What It Takes to ‘Thread the Needle’ on Industrial Disaster Preparedness


There is plenty of reporting on the heavy toll of natural disasters. From 2006 to 2015, the United States had 645 natural catastrophes, with Hurricane Sandy standing out. That storm destroyed 650,000 homes and left 8 million people without power. What’s troubling today, though, is that many industrial facilities and infrastructure remain woefully unprepared to recover from disasters like Hurricane Sandy.
“Many people have forgotten the tremendous efforts to recover from Sandy and are falling back into the same old bad practices,” warns Chris Price, Division Director at Turtle & Hughes.

Are You Truly Ready?

When KPMG surveyed a global sample of executives in 2016, they found that over half of surveyed companies had losses from severe weather, and more than a quarter had business interruptions from flooding. More telling is that 56 percent said they needed to activate their business continuity plans in the past year, but only 30 percent said they completely satisfied their recovery times.
So, what’s going on? Why are utility and industrial plants not rising to the disaster recovery task?
Complexity is one of the culprits, especially when it comes to critical industrial infrastructure. People who manage modern industrial control systems often don’t know the true depth of applications and configuration settings that are present on these systems.
“We perform system-wide assessments and analyses of industrial technology and automation at facilities so that they understand what exists at their facility and why it’s important,” Price explains. “When people familiar with the systems review these assessments, they’re often surprised to see applications, devices with configuration settings and infrastructure they knew nothing about. In many instances, legacy or obsolete systems exist that were installed a long time ago, but because they still function, receive little oversight or interest. It’s the old adage, ‘If it’s not broke, don’t fix it.’ The time to focus on this infrastructure is before disaster strikes, plan ahead, stay ahead. How many people budget for a disaster?”

Lack of Reliable Backup

The problem of complexity is eclipsed by the problem of subpar backup plans. It’s not that companies didn’t have backup plans for their critical infrastructure when Sandy came ashore, but that their backup plans were flawed. During Hurricane Sandy, one Turtle & Hughes customer lost their onsite computers and industrial control systems because they were under water, only to find that the backups that were stored in an adjacent building were also under water! To make matters worse, the vendor that installed the systems had their backups distributed among onsite computer systems – all of which were under water. Fortunately, Turtle & Hughes Consulting Division, TSI Turtle Services, was able to recover the main computer and control system configurations through the use of forensic hard drive data recovery.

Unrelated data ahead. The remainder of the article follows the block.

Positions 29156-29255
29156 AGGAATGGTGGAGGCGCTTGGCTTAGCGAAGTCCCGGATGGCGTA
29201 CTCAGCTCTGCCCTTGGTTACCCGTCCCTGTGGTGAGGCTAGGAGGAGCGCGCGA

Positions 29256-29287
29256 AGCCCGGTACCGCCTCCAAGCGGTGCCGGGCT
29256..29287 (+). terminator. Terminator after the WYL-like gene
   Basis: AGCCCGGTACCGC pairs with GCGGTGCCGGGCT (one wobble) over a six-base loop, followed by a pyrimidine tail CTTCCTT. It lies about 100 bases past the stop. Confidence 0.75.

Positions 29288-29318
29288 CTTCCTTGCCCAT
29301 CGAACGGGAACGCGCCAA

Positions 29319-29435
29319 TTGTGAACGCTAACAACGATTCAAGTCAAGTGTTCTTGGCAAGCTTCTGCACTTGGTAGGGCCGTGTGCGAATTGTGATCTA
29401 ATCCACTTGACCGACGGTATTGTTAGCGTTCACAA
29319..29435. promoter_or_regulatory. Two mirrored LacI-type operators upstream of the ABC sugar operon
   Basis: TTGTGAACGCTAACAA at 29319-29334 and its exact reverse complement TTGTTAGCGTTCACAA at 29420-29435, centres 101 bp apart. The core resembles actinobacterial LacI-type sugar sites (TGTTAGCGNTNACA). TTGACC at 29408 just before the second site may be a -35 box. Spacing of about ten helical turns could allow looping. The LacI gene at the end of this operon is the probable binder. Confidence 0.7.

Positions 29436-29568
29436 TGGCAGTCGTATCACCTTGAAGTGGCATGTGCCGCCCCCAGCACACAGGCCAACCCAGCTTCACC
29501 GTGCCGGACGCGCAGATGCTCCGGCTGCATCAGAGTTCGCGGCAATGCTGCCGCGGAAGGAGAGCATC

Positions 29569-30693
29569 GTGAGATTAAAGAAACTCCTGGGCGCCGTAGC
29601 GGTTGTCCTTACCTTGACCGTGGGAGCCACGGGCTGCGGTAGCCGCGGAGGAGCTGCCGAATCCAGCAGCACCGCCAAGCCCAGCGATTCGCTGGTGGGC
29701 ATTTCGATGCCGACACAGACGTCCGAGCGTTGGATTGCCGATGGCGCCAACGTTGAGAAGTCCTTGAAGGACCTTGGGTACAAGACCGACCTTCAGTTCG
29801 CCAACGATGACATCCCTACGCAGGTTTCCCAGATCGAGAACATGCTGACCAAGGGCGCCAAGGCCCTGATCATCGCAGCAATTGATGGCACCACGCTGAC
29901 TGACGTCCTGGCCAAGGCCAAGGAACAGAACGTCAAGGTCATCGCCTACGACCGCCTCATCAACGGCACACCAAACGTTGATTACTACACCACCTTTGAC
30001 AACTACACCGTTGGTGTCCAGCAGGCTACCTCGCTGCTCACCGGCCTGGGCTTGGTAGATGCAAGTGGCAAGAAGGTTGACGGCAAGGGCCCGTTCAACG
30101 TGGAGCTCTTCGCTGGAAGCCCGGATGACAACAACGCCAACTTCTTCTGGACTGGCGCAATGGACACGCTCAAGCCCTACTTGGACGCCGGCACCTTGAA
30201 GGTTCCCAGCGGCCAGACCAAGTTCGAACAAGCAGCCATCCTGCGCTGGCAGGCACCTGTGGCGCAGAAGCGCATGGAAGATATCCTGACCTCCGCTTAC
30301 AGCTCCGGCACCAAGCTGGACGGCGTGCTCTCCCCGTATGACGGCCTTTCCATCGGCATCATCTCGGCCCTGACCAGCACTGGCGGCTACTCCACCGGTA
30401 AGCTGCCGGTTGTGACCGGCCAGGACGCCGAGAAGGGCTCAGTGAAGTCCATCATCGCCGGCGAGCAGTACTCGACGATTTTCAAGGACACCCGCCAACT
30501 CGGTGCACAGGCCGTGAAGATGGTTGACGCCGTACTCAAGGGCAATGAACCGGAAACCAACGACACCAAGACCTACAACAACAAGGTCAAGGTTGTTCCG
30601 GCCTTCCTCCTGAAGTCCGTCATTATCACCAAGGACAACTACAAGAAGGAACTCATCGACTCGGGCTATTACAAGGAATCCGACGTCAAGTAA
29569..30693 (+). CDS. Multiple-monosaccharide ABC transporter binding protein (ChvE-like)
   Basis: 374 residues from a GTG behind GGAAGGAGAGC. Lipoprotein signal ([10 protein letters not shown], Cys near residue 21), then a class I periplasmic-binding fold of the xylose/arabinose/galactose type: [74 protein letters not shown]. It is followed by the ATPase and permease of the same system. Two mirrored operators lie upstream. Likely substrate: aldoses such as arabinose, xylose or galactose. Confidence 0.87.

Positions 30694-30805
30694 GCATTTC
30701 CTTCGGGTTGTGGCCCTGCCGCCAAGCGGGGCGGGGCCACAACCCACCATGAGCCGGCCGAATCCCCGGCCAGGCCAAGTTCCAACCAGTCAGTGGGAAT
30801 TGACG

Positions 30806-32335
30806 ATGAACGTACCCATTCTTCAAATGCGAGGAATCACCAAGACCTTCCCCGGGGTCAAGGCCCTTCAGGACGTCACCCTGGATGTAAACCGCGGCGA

In the industrial plant sector, the horror stories of recovery often included processes that couldn’t be restarted because the settings on industrial equipment and devices were wiped and not easily replicated. Simply replacing components wouldn’t work to get back up and running quickly because those components required someone to program them from scratch. And, that’s assuming the components were even available.

Using Planned Replacements is Not a Recovery Strategy

Companies often make the mistake of depending on a pipeline of “available” replacement components for disaster recovery. This includes automation equipment, computers and server infrastructure. The problem is this infrastructure may have lead times of weeks. TSI Turtle Services assists customers in taking a proactive approach to disaster recovery through its understanding of customer infrastructure and relationships with technology partners.
TSI Turtle Services recommends backup servers or Network-Attached Storage units that are strategically staged to support zones or areas of systems, so, a particular server can satisfy a failure in a number of different systems. By leveraging technology, such as Virtualization and Private Cloud Technology, it is possible to shorten recovery time to as little as 15 minutes. Additional steps may be taken to incorporate full redundancy. Normally the right mix of resiliency and redundancy is the way to go.

The Benefits of Standardization

Facilities with disparate industrial infrastructure can delay the recovery process. Relying on different manufacturers supporting different systems complicates disaster recovery because the various vendors have different lead times, different availability or different vintages — and some don’t even have components available. TSI Turtle Services assists customers with standardizing industrial infrastructure to ensure systems can be maintained, critical components are available, and consistency exists across the operation.

Closing the Disaster Recovery Loop

Industrial customers face more difficulty with disaster recovery when documentation, testing and training are subpar. Not only does this open the door to confusion during stressful times, but it also raises the risk of grave mistakes during recovery. It’s critical for people to understand their operations and be able to identify their critical infrastructure. But it doesn’t stop there. Verifying backup recovery strategies and teaching personnel how to recover from disasters is just as critical.
TSI Turtle Services brings expertise and specialized tools to standardize disaster preparedness and recovery through the use of assessments, documentation, testing and training. Learn more.

Subscribe to
Trends & Technology:

Connect with Us:



  • 2018
  • 2017
  • 2016
  • 2015